Bali climate conference
As the Bali conference winds up, I’m wondering – will anything *really* be achieved, or was it just talk about talk about talk? I guess it was a bit of both; but perhaps more of the latter.
On the positive side of things, Australia made some progress in finally taking necessary steps to ratify the Kyoto Protocol; putting additional pressure on the USA which now remains the only developed country not to do so. But Bali was really about beyond Kyoto. It was great to see many countries banding together, recognizing the seriousness of the situation and really committed to the hard road ahead.
Unfortunately, Australia has stopped short of backing a very important inclusion of a target for developed countries to cut greenhouse gas emissions by between 25 and 40 per cent by 2020; which was widely accepted by other countries.
This stance has only helped to bolster a handful of other recalcitrant nations. Our excuse was basically that our new government hasn’t had the time to crunch the numbers yet after the previous government’s inaction of 11 years on the issue of climate change.
There’s certainly some validity in that excuse, but if you’re diagnosed with cancer and have to make a choice about chemotherapy, most people don’t put it off for a year. Is that an overreaction to the serious nature of climate change on my part? Perhaps, but Secretary-General Ban Ki-moon warned delegates during the conference: “We are at a crossroad, one path leads to a comprehensive climate change agreement, the other to oblivion. The choice is clear.”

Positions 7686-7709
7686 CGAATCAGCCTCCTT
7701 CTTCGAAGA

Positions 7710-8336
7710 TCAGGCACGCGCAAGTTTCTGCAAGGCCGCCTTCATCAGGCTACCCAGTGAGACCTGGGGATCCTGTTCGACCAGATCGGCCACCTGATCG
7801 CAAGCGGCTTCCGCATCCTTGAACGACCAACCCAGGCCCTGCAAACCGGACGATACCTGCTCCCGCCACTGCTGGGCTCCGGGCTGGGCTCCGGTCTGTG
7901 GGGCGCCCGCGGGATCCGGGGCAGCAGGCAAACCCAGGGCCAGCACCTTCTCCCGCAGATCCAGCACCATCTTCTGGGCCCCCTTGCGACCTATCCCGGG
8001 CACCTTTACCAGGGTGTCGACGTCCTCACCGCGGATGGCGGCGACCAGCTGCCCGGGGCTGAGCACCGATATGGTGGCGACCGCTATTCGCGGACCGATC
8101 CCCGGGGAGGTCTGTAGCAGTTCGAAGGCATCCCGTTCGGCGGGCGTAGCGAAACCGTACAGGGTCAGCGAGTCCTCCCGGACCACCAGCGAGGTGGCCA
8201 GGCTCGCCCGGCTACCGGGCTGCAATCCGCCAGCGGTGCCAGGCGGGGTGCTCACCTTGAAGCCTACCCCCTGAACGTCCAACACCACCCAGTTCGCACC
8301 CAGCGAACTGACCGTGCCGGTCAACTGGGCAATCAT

Sure, we’ve indicated agreement to even larger cuts by 2050, but it’s a long way off, isn’t it. Far off enough to sorta sweep things under the rug for a few years or perhaps not be as diligent as we should. Maybe we don’t have a few years – think critical mass in terms of climate change. If we hit a tipping point, there’s no turning back – maybe we’re already there.
The other major disappointment is the USA’s continued stance against the 2020 targets, along with Canada and Japan . The attitude by the current USA administration is dividing the global community to the point that the EU has threatened boycotting U.S.-led climate talks scheduled for next month. In a world that needs to pull together especially now, this is very disappointing.
The odd thing about all this is the 25 and 40 per cent by 2020 statement in the draft wasn’t going to be binding.. it’s just draft. However, having included it would have put on some pressure.
All this talk about cuts we *need* to make *now* affecting the economy adversely reminds me of the fear of the computer revolution in the 80’s and 90’s. People said the same thing then. The difference this time is there’s a lot more at stake, even more reason that we should be doing much more and more quickly.
As I’m writing this, negotiations are expected to continue into the night as delegates struggle to reach consensus on a final declaration for the Bali climate conference. I just hope sanity prevails and those interim targets do somehow make it in – I’ve just read that multiple drafts are still being considered by negotiators from the 189 countries participating.
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